(The spoilt brat in the family. Everybody wants to play with her. Makes a lot of noise when mummy isn't around.)

The GT is a relatively new car and is hence presently driven rather sedately. Most of the time driven by my wife or the driver. But when I get my hands on it (and no one is with me), its pedal to metal on the stretches. I use the S mode intermittently just for the fun of watching it rev. A nearer to empty fuel gauge the next day is a strong deterrent and potential wife irritator

Volvo S60 D5:
(The teenage girl. Loves to show off, but a bit more restrained in public.)

The Volvo is mostly driven by me. Its' a bit difficult to blend into traffic with this one. And since this car is recognized locally, I consciously drive in a restrained fashion. Its' difficult to drive this briskly in city traffic anyway. On highways I let her loose as is legally (and a bit illegally) as possible. But no mad bursts of acceleration with this one. Although I do lose myself sometimes with too many cars crowding around trying to overtake. In such situations, I look for a gap, and slam the accelerator. Few seconds later, no more bugging traffic.

Toyota Camry
(The mature kid in the family. Well behaved and disciplined. Makes noise only when its' needed.)

This car is mostly driven by my dad (and his driver). It is the choice of car when more family members travel. Two reasons; one - lots of space, and two - I drive sedately(or appear to). Where the S60 occasionally gives cause for those sudden bursts of acceleration, the Camry provides no such stimuli. She will give you the acceleration, but in a lot more relaxed manner. Every time I sit behind the wheel in this car, I can almost here Vivaldi's Four Seasons symphony in the background.(Yawn)
The experience is quite soothing though, when you are genuinely not in a hurry.

Last edited by Gannu_1 : 19th June 2015 at 11:13. Reason: Smileys = 2.
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Old 18th June 2015, 21:25   #37
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Default Re: Different cars = Different driving styles!

I have 2 Toyotas - Etios (Petrol) & Innova (diesel) that are as similar as they are different to drive.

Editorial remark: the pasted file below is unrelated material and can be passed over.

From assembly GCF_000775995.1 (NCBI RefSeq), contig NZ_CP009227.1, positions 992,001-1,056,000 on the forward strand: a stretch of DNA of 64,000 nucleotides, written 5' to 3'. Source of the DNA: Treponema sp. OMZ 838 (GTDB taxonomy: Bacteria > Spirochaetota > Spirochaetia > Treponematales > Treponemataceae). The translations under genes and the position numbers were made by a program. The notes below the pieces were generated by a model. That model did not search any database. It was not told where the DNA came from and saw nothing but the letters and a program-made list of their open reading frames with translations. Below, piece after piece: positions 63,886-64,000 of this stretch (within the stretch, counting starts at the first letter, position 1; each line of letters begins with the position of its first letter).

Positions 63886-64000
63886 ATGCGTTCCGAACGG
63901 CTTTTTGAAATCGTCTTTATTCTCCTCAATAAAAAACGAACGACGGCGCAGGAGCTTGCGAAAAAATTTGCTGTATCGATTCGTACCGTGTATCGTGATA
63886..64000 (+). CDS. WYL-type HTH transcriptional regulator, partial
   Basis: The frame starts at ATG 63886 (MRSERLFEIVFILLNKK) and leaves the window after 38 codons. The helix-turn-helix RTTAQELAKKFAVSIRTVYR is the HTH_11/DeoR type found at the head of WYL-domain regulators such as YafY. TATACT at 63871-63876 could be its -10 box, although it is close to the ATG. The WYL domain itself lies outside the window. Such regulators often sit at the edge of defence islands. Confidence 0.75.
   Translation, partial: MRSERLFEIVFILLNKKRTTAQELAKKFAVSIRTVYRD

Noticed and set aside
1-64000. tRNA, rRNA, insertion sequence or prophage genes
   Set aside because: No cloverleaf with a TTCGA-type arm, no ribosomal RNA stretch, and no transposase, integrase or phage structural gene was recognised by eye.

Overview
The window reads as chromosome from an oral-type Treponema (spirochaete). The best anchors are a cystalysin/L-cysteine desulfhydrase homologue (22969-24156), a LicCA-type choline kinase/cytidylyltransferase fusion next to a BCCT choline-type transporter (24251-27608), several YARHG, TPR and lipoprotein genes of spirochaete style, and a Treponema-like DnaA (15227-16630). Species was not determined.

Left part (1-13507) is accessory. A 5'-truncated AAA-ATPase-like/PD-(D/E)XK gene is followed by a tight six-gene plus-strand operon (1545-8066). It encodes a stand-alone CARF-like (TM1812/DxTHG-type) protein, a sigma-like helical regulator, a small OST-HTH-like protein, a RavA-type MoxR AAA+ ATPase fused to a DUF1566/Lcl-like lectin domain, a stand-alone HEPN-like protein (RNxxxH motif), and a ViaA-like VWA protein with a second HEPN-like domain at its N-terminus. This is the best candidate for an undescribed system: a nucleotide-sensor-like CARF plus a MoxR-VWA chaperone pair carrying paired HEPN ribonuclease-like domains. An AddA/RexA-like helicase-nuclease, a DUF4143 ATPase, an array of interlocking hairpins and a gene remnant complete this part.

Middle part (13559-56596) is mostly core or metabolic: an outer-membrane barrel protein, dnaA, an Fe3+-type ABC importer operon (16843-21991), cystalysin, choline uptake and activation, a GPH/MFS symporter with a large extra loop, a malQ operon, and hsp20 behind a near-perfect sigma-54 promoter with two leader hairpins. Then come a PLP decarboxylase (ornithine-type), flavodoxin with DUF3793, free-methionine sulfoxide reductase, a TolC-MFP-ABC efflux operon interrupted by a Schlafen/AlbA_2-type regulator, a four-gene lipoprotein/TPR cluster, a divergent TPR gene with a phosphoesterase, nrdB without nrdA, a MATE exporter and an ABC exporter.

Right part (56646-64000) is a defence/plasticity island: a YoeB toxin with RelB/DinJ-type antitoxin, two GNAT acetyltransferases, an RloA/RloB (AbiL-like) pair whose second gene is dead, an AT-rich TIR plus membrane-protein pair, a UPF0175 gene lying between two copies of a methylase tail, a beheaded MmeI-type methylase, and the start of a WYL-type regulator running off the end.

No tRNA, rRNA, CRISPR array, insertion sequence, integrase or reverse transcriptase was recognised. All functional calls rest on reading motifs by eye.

They are different because:
1) they sip different types of fuels and thus the different engine characteristics that manifest
2) One is a sedan and the other a MUV and hence a lot of difference in how they handle

They are same because:
1) Both offer immense driveability - by providing lots of torque lower down the range (joy to drive them in city) and hate to be revved (not so joyful to drive them on highways-especially the innova; but both are good cruisers)
2) Both the cars give a feeling of sitting 'on' the car, rather than 'in' it

Last edited by rrsteer : 18th June 2015 at 21:29.
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Old 18th June 2015, 21:53   #38
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Default Re: Different cars = Different driving styles!

Thing is, after my transition of driving Trucks, I am getting more of them and I love it. So whether I drive my 4WD Scorpio or the 2WD one, its relaxed & letting the torque do the work, similar ways for the friend's Fortuner & Pajero & the Storme.

But I do sometimes drive the Yeti [quite a lot actually] and revel in slick shifting 6 speed 'box and do shift close to 5,000 revs. More refined diesel? Haven't driven one.

Same thing with the Vento, exiting toll gates with wheel spinning in 2nd is priceless.

But I do love the way a ladder on frame SUV drives and think, I am going to stick with them for the time being

Originally Posted by apachelongbow View Post
Bajaj Pulsar 180: The original go fast bike. The only Indian bike at the time (2007) to zoom past 120kmph (speedo indicated)
Hi! The Karizma was around. And in 2007, Bajaj launched the P-220 DTS-Fi
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Old 18th June 2015, 23:27   #39
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Default Re: Different cars = Different driving styles!

Indeed a good thread to start posting back after too long. Much needed thread different and experience sharing.

Have 3 cars in family.